Scottish Cup quarter-final ties given the go-ahead despite Morton's fears over fan safety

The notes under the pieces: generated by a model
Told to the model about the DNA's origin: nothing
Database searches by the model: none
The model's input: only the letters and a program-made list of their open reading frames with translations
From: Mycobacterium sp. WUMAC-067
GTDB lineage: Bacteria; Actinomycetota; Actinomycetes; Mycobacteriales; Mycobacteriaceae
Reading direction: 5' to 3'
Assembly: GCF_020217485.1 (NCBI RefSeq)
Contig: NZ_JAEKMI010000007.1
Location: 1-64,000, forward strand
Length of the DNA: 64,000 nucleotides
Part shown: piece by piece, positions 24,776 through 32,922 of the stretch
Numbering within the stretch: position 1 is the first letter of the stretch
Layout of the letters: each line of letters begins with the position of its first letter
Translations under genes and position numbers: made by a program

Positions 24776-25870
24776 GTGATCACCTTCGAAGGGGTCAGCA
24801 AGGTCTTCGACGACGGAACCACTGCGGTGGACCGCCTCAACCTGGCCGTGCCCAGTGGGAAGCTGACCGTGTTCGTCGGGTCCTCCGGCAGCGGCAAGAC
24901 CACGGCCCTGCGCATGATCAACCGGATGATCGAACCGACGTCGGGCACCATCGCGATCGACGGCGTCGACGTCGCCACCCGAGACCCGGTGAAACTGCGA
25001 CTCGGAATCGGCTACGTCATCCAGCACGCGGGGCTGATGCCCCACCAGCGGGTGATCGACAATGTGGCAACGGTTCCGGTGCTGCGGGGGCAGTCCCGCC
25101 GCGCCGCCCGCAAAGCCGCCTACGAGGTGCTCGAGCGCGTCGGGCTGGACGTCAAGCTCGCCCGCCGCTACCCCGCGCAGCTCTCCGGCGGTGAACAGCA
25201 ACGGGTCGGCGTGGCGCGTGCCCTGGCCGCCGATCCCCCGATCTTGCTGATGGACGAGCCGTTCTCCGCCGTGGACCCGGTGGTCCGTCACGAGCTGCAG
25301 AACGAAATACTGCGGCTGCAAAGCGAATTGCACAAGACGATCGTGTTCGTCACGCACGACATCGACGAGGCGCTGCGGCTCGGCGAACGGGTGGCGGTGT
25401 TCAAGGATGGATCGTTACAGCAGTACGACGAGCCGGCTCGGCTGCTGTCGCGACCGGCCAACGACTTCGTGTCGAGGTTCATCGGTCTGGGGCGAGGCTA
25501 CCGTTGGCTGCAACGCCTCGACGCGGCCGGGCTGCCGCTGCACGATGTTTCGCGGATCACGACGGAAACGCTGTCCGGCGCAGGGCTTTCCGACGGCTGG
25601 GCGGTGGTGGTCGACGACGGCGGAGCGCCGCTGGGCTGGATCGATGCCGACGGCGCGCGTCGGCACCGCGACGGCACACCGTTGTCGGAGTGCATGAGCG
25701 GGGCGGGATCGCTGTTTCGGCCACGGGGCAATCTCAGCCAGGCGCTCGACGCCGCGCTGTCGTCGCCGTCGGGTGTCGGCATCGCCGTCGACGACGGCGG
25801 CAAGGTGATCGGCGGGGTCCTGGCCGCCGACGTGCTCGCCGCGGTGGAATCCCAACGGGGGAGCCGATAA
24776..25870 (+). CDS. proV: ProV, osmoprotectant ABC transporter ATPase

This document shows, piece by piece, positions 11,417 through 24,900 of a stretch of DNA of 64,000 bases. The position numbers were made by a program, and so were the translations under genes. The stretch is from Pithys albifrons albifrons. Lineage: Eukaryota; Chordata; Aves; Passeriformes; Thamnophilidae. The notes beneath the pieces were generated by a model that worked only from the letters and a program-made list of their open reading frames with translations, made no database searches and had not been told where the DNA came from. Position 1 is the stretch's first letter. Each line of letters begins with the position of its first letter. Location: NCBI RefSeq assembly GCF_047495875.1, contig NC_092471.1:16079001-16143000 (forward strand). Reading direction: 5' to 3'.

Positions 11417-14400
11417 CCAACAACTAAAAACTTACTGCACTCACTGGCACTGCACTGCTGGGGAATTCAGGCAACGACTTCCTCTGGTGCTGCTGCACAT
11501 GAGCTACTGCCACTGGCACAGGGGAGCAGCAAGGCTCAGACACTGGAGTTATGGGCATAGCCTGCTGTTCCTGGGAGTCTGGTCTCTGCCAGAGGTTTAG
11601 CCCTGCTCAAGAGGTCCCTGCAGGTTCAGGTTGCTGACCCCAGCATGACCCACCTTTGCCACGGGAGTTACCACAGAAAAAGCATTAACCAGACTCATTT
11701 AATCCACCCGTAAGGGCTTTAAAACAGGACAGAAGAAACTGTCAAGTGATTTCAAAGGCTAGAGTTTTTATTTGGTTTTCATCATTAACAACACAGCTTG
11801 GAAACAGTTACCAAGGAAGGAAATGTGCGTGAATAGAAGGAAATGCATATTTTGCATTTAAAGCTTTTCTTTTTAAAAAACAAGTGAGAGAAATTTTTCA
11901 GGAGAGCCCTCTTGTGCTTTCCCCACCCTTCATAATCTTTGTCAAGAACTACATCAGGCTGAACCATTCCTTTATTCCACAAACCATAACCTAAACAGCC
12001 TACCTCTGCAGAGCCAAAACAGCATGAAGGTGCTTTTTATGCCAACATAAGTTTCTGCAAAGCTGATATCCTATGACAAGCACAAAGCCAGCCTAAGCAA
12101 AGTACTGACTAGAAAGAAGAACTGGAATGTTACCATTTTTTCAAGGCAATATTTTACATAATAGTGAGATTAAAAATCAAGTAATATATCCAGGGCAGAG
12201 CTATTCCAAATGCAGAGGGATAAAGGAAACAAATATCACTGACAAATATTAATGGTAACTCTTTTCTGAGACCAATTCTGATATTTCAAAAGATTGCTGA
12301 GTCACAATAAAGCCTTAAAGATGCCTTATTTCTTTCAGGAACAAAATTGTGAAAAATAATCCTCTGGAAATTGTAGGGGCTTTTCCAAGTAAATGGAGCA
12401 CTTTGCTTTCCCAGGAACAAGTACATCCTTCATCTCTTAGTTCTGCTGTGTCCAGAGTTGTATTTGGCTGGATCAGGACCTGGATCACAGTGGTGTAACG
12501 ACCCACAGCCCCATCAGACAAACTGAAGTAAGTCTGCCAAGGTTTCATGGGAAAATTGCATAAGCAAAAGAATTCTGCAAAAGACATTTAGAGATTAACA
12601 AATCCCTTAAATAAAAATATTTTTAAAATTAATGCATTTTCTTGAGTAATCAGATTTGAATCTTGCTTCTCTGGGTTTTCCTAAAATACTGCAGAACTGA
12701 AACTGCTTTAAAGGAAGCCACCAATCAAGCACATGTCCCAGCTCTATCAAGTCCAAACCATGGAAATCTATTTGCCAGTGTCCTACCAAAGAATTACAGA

As every league game in Scotland fell victim to the Siberian conditions, the weekend’s William Hill Scottish Cup quarter-final ties were still standing, like the multitudinous snowmen which dot the landscape. As of last night, Celtic’s lunchtime home date with Greenock Morton, as well as the Aberdeen v Kilmarnock tie, plus Sunday’s matches – Motherwell v Hearts and Rangers v Falkirk – were declared to be playable by the Scottish Football Association. The governing body, however, was criticised by Morton’s chief executive, Warren Hawke, who said on the club website: “We will have supporters risking life and limb to travel to a football match while the Met Office is issuing warnings to avoid non-essential travel. Ultimately, it isn’t about the area around Celtic Park. “Supporter safety has to be key and I don’t think anyone can guarantee that at this moment in time and I fear for a lot of Morton supporters trying to get to this game tomorrow. Surely the Scottish Football Association and Police Scotland will come together and make a sensible early decision in the best interests of the safety of everyone.” The South Stand at Pittodrie, meanwhile, will be shut, despite thousands of tickets having been sold for that part of the ground. A statement from Aberdeen said: “After further discussions this morning which took into account the readiness of the pitch, condition of the stadium interior, surrounding areas and the latest information available from Police Scotland and Transport Scotland regarding weather and travel conditions, both clubs have agreed to progress with the match as planned. “Unfortunately, due to the weather conditions, water supplies have been affected in parts of the South Stand. As a result, the decision has been taken to close the South Stand to home supporters for this match.” Brendan Rodgers and Celtic welcome Morton with open arms Credit: Jane Barlow/PA Wire The SFA subsequently explained its stance, through Andrew McKinlay, Interim Chief Executive of the Scottish FA, who said: “As it stands there are no plans to call off any of the William Hill Scottish Cup sixth-round fixtures. The desire and hope is that they proceed as planned. “There are no pitch inspections scheduled for these matches at this stage and each host club has worked tirelessly to ensure the pitches and the surrounding areas are safe and in the best possible condition. The safety of supporters, players and staff, as always, remains our top priority. We acknowledge that, either way, some supporters are likely to be left inconvenienced. “However, we are conscious that a great many have already committed to tickets and travels plans and that – along with improving weather conditions, forecasts from authorities and the views of the majority of the clubs involved – has led to our current stance. Any supporter who does decide to travel is urged to do so with caution and consult all relevant public transport and travel bodies before embarking on any journey.” Celtic, whose midweek Scottish Premiership meeting with Dundee was called off because of the weather, are on course for a second successive domestic treble, and Brendan Rodgers said. “We wanted the game on for the team's perspective. There's not games at this stage of the season for fitness - the games at this stage of the season are for winning.” The Hoops manager added: “A lot of work has gone on around the stadium to make it safe and secure for all the supporters tomorrow. We've had a bit of a breather for a couple of days so it won't do us any harm. The guys trained very well this morning so we're ready for the game.” Rangers’ midweek meeting with St Johnstone was played before the weather deteriorated and ended in a 4-1 win for the Ibrox side which, following their 2-0 home victory over Hearts, took them to within six points of Celtic, having played a game more. Asked if success in the Scottish Cup or a tight finish to the league campaign would guarantee him the Ibrox manager’s job on a longer-term basis, Graeme Murty said: “Tell you what - if we win every game between now and the end of the season it will be an interesting conversation. “We want to be talking about how excellent we were at the end of the season when we’ve got something to show for our efforts. The next step is a big game on Sunday at home. We need to bounce into that positive, ready, aggressive and relentless against an opponent that is not going to roll over.” Whether the four Scottish Cup ties survive or not, the semi-final draw will take place live on Sky on Sunday afternoon and will be conducted by the former Ibrox goalkeeper, Neil Alexander – who won the trophy twice as a Rangers player - and Paralympic gold-winning wheelchair tennis player Gordon Reid.